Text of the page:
How Long Does an Oil Change Take?

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Getting your car’s oil changed is an important part of keeping a regular maintenance schedule and helps ensure your vehicle operates at peak performance. On average, expect a full oil change to take anywhere between 25 minutes to an hour, depending on several factors and accounting for wait time.
When a mechanic changes your oil, they first have to drain all of the existing oil—the step that takes the most time—and replace your oil filter before refilling the engine with new oil. Depending on whether you visit a repair or quick-lube shop, you may have to wait before someone is able to change your oil, which can lengthen the process.
If it’s your first time getting your car’s oil changed, or you have questions about the oil-change process, keep reading. Licensed
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How long does an oil change take?

While the actual time may vary for a number of reasons, most oil changes take between 25 minutes and an hour, with the majority taking over half an hour. In general, it’s recommended to plan for at least an hour of your day to be taken up by getting your oil changed so as not to cause scheduling issues.
That said, the duration of an oil change is largely dependent on gravity, as there is no way to rush the process of draining out the old oil. Exact times are also influenced by how easily accessible your engine’s drain plug and filter are. Most car models have theirs situated near the bottom of the vehicle, but some are harder to get to than others.

Which is faster: repair or quick-lube shops?

While it’s not always the case, quick-lube shops are usually going to be faster than most auto repair shops at changing your oil.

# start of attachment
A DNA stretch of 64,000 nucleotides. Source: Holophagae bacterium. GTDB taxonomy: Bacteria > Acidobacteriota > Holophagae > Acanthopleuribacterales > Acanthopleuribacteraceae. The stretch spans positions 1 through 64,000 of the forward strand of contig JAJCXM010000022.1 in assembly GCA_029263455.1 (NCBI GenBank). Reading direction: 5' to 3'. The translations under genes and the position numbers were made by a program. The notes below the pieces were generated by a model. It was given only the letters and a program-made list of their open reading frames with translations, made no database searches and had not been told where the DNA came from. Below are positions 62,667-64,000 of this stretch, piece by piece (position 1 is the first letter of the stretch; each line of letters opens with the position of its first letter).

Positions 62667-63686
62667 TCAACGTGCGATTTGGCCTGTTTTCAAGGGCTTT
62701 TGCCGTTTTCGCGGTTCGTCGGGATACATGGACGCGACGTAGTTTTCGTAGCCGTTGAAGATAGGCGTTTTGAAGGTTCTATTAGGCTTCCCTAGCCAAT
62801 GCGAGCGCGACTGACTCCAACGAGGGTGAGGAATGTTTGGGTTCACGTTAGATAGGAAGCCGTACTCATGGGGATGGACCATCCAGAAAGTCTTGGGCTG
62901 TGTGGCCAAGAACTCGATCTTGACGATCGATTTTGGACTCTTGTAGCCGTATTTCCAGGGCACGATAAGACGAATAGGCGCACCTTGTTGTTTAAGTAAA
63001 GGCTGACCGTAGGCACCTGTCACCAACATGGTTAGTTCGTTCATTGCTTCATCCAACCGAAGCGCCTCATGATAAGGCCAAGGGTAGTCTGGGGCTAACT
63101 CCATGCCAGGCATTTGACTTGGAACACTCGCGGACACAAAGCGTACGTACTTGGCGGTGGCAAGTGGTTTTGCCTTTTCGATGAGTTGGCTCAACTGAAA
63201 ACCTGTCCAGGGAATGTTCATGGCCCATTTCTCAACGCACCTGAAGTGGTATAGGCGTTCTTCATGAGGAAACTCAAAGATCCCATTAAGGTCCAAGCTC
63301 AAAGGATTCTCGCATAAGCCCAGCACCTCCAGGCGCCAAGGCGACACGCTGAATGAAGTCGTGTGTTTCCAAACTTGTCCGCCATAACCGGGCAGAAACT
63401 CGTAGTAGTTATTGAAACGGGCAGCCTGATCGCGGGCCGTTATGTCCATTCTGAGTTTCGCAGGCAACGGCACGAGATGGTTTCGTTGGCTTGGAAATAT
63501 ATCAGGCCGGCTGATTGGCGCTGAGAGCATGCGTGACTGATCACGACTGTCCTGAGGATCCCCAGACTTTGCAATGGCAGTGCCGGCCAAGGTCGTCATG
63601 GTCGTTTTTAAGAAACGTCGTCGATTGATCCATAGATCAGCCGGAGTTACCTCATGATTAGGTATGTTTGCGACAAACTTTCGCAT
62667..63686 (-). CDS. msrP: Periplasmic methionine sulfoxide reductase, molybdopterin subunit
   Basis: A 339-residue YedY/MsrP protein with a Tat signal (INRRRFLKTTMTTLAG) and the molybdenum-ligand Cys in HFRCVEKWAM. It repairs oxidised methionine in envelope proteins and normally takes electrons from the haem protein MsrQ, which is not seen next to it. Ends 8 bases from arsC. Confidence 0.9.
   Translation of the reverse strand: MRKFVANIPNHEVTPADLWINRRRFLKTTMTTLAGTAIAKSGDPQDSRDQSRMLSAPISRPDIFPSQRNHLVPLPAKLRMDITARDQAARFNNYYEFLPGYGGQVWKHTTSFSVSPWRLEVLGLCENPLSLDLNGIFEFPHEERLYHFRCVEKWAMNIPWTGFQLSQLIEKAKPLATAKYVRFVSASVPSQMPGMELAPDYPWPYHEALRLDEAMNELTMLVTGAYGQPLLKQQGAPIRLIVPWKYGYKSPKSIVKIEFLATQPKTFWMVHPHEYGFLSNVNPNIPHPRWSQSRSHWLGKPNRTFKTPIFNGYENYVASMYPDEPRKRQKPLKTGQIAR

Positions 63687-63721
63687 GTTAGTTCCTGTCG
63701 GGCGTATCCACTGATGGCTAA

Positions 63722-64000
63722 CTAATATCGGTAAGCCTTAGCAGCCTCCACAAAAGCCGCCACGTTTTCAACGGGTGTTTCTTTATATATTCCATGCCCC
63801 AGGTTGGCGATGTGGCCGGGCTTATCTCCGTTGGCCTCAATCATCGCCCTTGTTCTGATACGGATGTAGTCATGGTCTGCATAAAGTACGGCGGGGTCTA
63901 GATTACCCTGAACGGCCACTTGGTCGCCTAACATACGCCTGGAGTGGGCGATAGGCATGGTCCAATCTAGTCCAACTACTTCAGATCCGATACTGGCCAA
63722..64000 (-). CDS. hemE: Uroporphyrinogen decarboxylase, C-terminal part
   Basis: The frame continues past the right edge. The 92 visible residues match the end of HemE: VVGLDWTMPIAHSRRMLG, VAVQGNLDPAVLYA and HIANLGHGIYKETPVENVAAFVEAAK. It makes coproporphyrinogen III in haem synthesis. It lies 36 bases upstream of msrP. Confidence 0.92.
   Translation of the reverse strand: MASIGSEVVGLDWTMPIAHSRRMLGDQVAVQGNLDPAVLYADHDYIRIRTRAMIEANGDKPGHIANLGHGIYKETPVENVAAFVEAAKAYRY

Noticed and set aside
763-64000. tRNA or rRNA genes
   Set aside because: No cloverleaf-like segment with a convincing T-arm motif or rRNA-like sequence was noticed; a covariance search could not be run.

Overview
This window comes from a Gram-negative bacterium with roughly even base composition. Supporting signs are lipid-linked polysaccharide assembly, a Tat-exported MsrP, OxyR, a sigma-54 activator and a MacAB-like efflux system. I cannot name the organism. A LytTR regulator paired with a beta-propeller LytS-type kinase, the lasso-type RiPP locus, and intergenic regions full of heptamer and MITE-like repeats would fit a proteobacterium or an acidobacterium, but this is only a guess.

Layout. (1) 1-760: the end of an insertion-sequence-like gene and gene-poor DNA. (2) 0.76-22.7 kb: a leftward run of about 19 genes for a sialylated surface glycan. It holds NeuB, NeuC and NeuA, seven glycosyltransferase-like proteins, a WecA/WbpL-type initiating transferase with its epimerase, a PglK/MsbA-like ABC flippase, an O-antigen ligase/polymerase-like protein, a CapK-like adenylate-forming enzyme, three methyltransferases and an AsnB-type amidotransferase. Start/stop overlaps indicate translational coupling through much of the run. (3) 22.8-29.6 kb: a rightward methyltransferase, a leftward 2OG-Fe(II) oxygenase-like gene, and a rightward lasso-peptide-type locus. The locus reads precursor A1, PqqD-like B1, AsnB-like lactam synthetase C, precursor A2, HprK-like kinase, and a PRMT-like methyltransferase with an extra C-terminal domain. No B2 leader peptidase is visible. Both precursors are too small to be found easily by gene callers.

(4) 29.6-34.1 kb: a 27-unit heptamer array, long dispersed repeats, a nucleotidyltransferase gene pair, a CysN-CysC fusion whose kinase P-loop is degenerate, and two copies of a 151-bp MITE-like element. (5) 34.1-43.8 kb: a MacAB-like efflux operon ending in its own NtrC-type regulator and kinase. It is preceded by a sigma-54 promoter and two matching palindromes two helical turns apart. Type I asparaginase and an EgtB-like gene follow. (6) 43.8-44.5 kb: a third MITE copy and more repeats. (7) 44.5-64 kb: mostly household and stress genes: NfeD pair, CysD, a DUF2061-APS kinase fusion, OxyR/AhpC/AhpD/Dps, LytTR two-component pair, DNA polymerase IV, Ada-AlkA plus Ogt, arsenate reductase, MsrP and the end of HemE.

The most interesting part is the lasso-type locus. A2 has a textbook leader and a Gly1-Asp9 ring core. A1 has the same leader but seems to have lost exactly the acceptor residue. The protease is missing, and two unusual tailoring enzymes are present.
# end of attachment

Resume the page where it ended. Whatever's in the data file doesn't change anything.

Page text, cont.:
However, if you make an oil change appointment with your local auto shop ahead of time, you may not have to worry about potential wait time, in which case the total appointment duration may be about the same.

Should I just change my own oil?

If you are confident you can do so correctly, there’s no reason you can’t change your own oil. This will certainly be cheaper, as you are only purchasing the oil and filter rather than having to pay for both the materials and labor. It may take a long time, depending on how experienced you are.

How often should I change my oil?

On average, it is recommended you change your oil every six months, a timeframe that assumes approximately 3,000 miles were driven based on average driving statistics.
If you don’t know when the last time your car’s oil was changed, there are a few things to watch out for which indicate your engine needs new oil:
  • Loud clanking noises from the engine
  • Increased trips to the gas station to fill up your tank
  • Smell of oil inside the car
You can also visit a quick-lube shop and have them check the oil level and give an estimate of how long until you should change your oil if you’re unsure of when it was last changed.
Changing your oil on a regular basis is crucial to maintaining an undamaged, properly functioning engine and helps ensure efficient fuel consumption while producing less overall emissions.

What type of oil do I need?

As a general rule, it’s best to consult your owner’s manual for the exact type of oil you need, but you can also ask your mechanic. They will help you pick the one that yields the best performance for your car.
In many cases, you can figure out the type of oil you need by considering the age of your vehicle. Older cars use conventional oil, while newer cars take synthetic or synthetic-blend oils. Synthetic blends are usually more affordable than full synthetic oils and more efficient than conventional oil.

Finding affordable car insurance

Sticking to a regular maintenance schedule is crucial to keeping your vehicle operating as intended. Compliment that dedication to your car’s upkeep by protecting it with the right auto insurance policy.
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FAQs

In general, it is recommended you have your oil changed every 3,000 miles driven, equating to approximately six months based on average driving habits. 
If you are unsure of when your oil was last changed, look out for these signs: oil smell inside the car, increased trips to the gas station, and/or a loud clunking noise from the engine.
In most cases, older vehicles require conventional oil, while newer cars use synthetic or synthetic-blend oils. If you are unsure of the exact kind of oil your vehicle needs, consult your owner’s manual or ask your mechanic to help you pick the right oil.

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